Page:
Conservatives Spend Time at CPAC Wondering Where Mitt Romney's Campaign Went Wrong

Some Republicans envision future success with a bolder image.

Former Massachusetts Gov., and 2012 Republican presidential candidate, Mitt Romney acknowledges the crowd prior to speaking to at the 40th annual Conservative Political Action Conference in National Harbor, Md., Friday, March 15, 2013.

2012 Republican presidential candidate Mitt Romney acknowledges the crowd prior to speaking to at the 40th annual Conservative Political Action Conference Friday in National Harbor, Md.

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NATIONAL HARBOR, Md. – Some think Mitt Romney was the wrong candidate. Some think Republicans have to better pitch their principles. And the failed Republican presidential candidate himself admits making mistakes, but declined to share what they were. At the Conservative Political Action Convention, everyone is thinking about what happened in 2012.

"We may not have carried the day last November 7, but we haven't lost the country we love, and we haven't lost our way," Romney said to a packed ballroom Friday.


It may be that the candidate still can't get over the shock of losing a presidency he was convinced he would win, but other conservatives are ready to look back at what they think happened.

"He did a better job than any of the other possible candidates would have done,' said Michael Barone, senior political analyst at the Washington Examiner, during a panel examining the election.

But Barone added that had Romney been better about showing compassion for those suffering under the Obama economy or softened his tone on immigration during the primary, he would have fared better.

Michael Ramirez, a Pulitzer Prize-winning editorial cartoonist at Investors Business Daily said, "We need bolder candidates."

[READ: CPAC Shows GOP Divided Between Old and New]

Many conservatives, despite the fact that Romney was a CPAC straw-poll four out of the last six years, felt that they would have won the White House if they had nominated a more bona fide Republican than the former Massachusetts governor who had wavered in the past on issues like abortion and healthcare.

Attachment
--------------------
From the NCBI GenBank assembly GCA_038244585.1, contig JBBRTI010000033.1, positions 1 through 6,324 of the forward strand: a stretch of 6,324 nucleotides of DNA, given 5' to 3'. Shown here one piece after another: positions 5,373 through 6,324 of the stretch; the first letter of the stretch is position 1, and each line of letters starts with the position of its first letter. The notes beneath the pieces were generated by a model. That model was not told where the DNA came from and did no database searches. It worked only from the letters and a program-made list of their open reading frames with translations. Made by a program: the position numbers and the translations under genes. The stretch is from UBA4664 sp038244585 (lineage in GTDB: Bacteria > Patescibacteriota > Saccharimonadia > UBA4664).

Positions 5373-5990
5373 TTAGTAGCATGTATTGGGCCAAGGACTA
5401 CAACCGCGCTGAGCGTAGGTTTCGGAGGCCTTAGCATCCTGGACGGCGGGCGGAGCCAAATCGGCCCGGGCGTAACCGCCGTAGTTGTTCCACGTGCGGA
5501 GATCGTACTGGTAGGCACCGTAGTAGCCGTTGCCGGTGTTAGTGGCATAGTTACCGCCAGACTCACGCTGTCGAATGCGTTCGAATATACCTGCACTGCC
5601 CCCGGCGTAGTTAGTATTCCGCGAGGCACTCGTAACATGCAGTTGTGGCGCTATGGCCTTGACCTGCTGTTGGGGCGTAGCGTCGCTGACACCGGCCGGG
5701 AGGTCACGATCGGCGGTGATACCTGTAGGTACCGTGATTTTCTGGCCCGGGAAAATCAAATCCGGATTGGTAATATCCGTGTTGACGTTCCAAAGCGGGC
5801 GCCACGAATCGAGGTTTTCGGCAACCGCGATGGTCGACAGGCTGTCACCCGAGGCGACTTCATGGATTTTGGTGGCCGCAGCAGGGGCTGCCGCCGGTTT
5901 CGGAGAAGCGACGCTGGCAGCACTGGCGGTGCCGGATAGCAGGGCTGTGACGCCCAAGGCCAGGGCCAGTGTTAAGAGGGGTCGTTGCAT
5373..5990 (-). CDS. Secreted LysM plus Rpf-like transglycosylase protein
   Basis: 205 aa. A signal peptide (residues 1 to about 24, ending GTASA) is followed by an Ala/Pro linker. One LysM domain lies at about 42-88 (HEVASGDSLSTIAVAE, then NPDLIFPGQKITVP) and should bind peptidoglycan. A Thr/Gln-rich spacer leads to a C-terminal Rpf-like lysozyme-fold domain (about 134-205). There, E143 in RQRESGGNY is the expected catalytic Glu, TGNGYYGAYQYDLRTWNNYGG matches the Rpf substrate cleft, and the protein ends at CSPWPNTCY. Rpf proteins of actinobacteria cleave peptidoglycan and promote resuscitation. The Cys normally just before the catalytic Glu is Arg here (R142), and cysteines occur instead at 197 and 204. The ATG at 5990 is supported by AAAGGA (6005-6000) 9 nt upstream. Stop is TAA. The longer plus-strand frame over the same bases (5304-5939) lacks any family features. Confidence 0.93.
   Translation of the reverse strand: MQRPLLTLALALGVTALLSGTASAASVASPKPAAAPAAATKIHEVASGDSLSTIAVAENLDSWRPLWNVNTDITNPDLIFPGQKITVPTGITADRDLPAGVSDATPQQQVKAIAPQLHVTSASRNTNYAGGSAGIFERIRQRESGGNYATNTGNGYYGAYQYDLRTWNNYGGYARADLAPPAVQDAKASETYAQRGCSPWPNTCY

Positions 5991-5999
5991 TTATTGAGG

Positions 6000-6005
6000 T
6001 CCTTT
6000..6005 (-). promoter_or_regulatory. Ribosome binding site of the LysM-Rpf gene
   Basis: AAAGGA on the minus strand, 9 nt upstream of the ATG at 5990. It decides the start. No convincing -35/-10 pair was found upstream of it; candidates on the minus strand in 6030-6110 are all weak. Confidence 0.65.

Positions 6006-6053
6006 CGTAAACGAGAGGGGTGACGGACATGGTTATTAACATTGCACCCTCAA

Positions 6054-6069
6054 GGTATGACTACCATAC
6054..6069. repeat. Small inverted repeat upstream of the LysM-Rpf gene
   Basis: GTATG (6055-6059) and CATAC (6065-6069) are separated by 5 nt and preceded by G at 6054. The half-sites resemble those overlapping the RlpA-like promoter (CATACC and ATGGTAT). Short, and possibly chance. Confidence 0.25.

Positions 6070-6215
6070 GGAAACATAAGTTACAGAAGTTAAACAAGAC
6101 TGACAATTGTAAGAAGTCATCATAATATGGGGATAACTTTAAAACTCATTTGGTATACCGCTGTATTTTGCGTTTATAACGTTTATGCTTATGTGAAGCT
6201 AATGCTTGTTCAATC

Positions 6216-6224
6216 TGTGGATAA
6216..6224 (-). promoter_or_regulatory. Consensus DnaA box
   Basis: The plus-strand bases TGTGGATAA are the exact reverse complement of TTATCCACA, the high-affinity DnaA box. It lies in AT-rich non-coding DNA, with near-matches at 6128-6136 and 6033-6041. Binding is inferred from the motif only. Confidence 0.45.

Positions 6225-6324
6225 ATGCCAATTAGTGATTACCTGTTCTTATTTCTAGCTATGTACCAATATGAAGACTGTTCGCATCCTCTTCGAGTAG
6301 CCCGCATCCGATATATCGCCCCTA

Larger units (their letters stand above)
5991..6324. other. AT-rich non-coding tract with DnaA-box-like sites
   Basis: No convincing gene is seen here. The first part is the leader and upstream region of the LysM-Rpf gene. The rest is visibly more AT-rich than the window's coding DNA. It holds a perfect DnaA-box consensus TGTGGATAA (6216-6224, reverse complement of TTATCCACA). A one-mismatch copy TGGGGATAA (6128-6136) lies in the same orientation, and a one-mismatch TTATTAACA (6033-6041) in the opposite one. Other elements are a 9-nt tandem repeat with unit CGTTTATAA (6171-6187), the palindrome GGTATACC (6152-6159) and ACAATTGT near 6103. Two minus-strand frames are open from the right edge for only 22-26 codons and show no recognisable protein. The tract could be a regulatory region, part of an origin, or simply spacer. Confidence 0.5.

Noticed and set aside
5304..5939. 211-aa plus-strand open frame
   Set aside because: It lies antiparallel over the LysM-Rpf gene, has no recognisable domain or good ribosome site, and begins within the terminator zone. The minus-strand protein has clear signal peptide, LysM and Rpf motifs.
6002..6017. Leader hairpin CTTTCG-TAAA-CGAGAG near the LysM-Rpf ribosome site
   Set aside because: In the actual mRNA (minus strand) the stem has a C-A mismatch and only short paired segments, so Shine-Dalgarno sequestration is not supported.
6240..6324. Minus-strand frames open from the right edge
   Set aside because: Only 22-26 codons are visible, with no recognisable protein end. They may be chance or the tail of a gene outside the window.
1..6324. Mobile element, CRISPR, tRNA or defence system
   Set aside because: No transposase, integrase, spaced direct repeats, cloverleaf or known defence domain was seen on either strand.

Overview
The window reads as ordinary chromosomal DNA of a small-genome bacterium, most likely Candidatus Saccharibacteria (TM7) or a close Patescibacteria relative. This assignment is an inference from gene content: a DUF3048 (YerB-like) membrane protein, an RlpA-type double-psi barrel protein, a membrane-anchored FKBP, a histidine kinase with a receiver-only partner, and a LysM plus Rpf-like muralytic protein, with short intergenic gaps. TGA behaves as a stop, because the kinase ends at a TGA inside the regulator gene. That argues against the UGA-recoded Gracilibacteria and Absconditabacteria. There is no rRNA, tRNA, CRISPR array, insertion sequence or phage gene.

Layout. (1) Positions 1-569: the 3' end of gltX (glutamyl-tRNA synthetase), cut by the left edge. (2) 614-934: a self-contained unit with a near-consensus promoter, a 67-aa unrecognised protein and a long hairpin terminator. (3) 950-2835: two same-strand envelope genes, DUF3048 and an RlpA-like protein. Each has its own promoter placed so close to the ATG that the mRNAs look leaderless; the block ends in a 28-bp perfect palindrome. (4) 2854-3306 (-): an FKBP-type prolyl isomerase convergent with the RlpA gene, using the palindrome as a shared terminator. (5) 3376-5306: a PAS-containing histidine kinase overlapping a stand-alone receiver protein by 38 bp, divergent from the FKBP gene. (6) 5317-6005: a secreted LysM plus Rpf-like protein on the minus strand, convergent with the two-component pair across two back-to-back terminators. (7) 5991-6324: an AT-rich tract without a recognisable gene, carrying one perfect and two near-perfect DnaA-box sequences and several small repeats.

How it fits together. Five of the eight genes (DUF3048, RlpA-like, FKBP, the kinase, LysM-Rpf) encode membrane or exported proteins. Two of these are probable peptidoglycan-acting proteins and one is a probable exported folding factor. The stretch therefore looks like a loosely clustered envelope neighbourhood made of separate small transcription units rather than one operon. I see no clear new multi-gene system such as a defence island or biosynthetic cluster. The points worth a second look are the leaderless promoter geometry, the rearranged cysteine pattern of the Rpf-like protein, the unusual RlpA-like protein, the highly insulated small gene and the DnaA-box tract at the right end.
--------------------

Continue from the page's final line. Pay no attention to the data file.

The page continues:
John Fund, senior editor at the American Spectator, said given what blue collar Americans were suffering through in the sluggish economy, the GOP would have been more successful spreading a populist message rather than nominating a man worth $250 million.

"Romney was the antithesis of a populist candidate and I think that hurt," Fund said. "Not going after 'Too Big to Fail,' not going after the banks, not going after corporate welfare, not going after populist voters – this is the party of the fat cats."

[ENJOY: Overheard at CPAC]

Others noted the well-trodden campaign failings, citing a botched turnout operation, poor allotment of resources and bad messaging.

One Republican consultant who was involved in Romney's election effort said the campaign also hurt itself by being "unimaginative" and "cloistered." By isolating themselves from outside voices, the campaign decision-making team ended up miscalculating strategy.

The closest Romney came to self-reflection during his first speech since his concession address, was to say his loss would best serve the party as preparation against future GOP failures.

[ALSO: Sen. Ted Cruz Aims at Obamacare While Dems Plot Texas Takeover]

"We've lost races before, and in the past, those setbacks prepared us for larger victories," he said. "It is up to us to make sure that we learn from my mistakes, and from our mistakes, so that we can win the victories those people and this nation depend upon."

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